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FRANCIS LANCELOTT, ESQ. Queens of England. Vol.1.


Sir John Froissart's Chronicles of England, France, Spain and the Ajoining Countries from the latter part of the reign of Edward II to the coronation of Henry IV in 12 volumes 

Chronicles of Enguerrand De Monstrelet (Sir John Froissart's Chronicles continuation) in 13 volumes 

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Queens of England. Vol.1.
page 269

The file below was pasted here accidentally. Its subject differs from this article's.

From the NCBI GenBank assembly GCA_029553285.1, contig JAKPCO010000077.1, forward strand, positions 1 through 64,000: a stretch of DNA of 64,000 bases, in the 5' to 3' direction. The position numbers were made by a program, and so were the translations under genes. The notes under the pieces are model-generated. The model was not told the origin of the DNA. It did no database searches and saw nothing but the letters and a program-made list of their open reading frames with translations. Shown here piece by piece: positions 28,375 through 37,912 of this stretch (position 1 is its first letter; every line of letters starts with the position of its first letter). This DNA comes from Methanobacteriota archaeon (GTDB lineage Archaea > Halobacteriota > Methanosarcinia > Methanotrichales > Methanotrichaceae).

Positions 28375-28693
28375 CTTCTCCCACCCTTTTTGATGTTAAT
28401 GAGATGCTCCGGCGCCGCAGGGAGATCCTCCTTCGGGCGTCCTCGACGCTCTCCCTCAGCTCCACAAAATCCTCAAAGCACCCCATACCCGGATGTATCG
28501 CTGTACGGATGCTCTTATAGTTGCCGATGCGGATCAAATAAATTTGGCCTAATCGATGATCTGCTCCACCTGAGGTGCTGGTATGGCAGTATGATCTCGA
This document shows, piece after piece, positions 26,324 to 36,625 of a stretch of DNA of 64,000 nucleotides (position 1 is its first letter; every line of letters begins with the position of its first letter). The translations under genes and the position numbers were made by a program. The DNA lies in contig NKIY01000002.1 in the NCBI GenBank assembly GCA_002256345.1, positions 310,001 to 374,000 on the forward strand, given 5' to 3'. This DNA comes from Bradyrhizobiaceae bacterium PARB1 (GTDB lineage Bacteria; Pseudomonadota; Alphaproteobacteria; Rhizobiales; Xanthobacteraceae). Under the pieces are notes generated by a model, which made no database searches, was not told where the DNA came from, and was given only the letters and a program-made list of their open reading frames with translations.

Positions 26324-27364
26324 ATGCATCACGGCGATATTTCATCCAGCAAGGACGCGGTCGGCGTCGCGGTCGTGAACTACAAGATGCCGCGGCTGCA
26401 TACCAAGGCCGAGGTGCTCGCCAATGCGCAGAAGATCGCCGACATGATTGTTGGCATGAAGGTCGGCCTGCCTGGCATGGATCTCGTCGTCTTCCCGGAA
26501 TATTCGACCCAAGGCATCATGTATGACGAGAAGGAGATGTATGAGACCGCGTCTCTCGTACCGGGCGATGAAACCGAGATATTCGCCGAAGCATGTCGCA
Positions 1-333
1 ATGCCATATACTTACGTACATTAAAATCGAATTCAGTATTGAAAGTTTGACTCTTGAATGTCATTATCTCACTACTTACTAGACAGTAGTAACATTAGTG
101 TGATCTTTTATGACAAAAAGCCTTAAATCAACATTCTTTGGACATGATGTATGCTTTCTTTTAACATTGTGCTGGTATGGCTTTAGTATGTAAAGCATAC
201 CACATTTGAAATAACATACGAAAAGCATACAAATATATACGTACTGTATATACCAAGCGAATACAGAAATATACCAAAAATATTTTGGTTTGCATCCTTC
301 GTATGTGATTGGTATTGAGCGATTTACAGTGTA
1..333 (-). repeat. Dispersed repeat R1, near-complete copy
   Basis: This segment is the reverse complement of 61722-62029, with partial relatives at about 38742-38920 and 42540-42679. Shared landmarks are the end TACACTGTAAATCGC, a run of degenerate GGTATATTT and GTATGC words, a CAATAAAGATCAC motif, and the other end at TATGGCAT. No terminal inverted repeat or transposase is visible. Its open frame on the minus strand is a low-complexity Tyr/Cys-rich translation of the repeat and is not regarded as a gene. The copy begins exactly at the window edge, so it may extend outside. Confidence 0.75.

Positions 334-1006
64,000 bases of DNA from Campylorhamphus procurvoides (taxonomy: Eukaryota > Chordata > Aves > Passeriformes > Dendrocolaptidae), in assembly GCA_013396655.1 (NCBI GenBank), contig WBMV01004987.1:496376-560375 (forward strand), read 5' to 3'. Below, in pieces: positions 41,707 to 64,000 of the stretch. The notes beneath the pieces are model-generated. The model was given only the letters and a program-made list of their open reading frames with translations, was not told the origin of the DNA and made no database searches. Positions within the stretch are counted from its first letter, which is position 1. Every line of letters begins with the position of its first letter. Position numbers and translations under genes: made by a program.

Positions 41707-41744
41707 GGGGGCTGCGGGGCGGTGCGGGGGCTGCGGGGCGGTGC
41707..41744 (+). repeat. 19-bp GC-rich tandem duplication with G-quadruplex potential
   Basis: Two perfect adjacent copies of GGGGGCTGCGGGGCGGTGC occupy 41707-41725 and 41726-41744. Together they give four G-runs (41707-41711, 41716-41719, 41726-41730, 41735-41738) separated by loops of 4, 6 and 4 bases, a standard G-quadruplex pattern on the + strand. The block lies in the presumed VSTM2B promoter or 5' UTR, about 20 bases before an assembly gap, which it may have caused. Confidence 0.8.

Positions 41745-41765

and Peronell Brocart, formerly her domestics, to compass the King's death by sorcery and witchcraft. Upon this charge she was seized, and without being permitted to defend herself, imprisoned, firstinPevenscy, and afterwards in Leeds Castle. By an order of the King's, assented to by parliament, her rich dower and all her property of every kind, even to her clothing, were confiscated to the crown. Whether Joanna really did plot against the King, or whether she was foully calumniated by her accusers, is a mystery which nothing can completely solve but the discovery of state documents of the period bearing upon the case ; documents which we ourselves have searched for in vain. However, as at this period the King was in great poverty, and as Joanna was selfish and covetous to a fault, it is highly probable that on her refusing to assist him with heavy loans, the charge was brought against her as a pretext to replenish the exchequer with her forfeited riches. One thing is certain, the time for making the charge (about October) was chosen with judgment, for the King was then fully occupied with his designs upon France, whilst Joanna's son, Arthur, having just returned again from patrol to imprisonment, was precluded from going in person to the King to vindicate his mother's character, by order of the Duke of Bedford, the Regent of England. The intelligence of his mother's disgrace induced the Duke of Brittany to sue for her liberation. History does not record with what success, but as Joanna's imprisoment made no change in the friendly relations between the Duke and King Henry, we may suppose that his request was not wholly disregarded. Joanna continued a prisoner within the gloomy walls of Pevensey till the early part of the year 1422, when she was removed to less severe confinement in Leeds Castle. But the period of her captivity was now drawing to a close : Henry the Fifth felt that his end was approaching, and stung with remorse at the injury he had so long inflicted on his innocent mother-in-law, he sent an order for her immediate liberation, and COUI manding the restitution of her dower and confiscated property. This curious docu ment, of which the following is a copy, was addressed to the prelates and nobles of tbe council. " liyght worshipful faders in God, onre ryght trusty and well-beloved : Howbeit that we had to tak into oure bande siche [since] a certeyn tyme, and for siche causes as yow knowe, ye douairs of ourc moder Quene Johaune, excepte a certcyne pension thereof yerely, whych we assigned for the expens reasonable of hir, and of a certain menye (menials or domestics) that shnldc be a charge unto oure consciens for to occupye furth longer the saide douair in this wyse, the whycho charge we be aviseld no longer to bere in our consciense, wol and charge yow that as ye wol answere to God for us in this case, and stand discharged in youre own consciens, also that ye make delivcransunto ourc said moder, the Quene, hoolly of hir said douair, and suffre hir to recieve it as she did bcreafore. And that she make bir officers whom hir lyste, so they be oure liegemen andgoodemen, and that therefore ye yave in charge, and command at this tyme to make hir plein restitution of hir donair as aforesaid. Furthermore we wol charge ye that hir beddes and all other thyngs movable tnat we had of hir ye deliver hir agen, and ordeineth hir that she have of siche cloth, and of siche color, as she wold devise hirself, five or six gounes suche as she useth to wear. And bicaus we suppose she wol soon rimove from the place where she is now, that ye ordein hir horses for two chares (cliariots), and let hir rimovc into what oyer place wythin oure roiaume (realm) that hir lyste." " Wryten the thirteenth day of Julye, the yere of our regne tenth."* This order was followed by the imme diate liberation of Joanna, and on the thirty-first of the subsequent month, the hero of Agincourt breathed his last ; when court etiquette forced the ill-used Queen to dissemble her feelings, by as suming weeds of mourning for the death of that monarch, who, in his order for her restoration to liberty and state, had , * Par. Holla, first Henry the Sixth.

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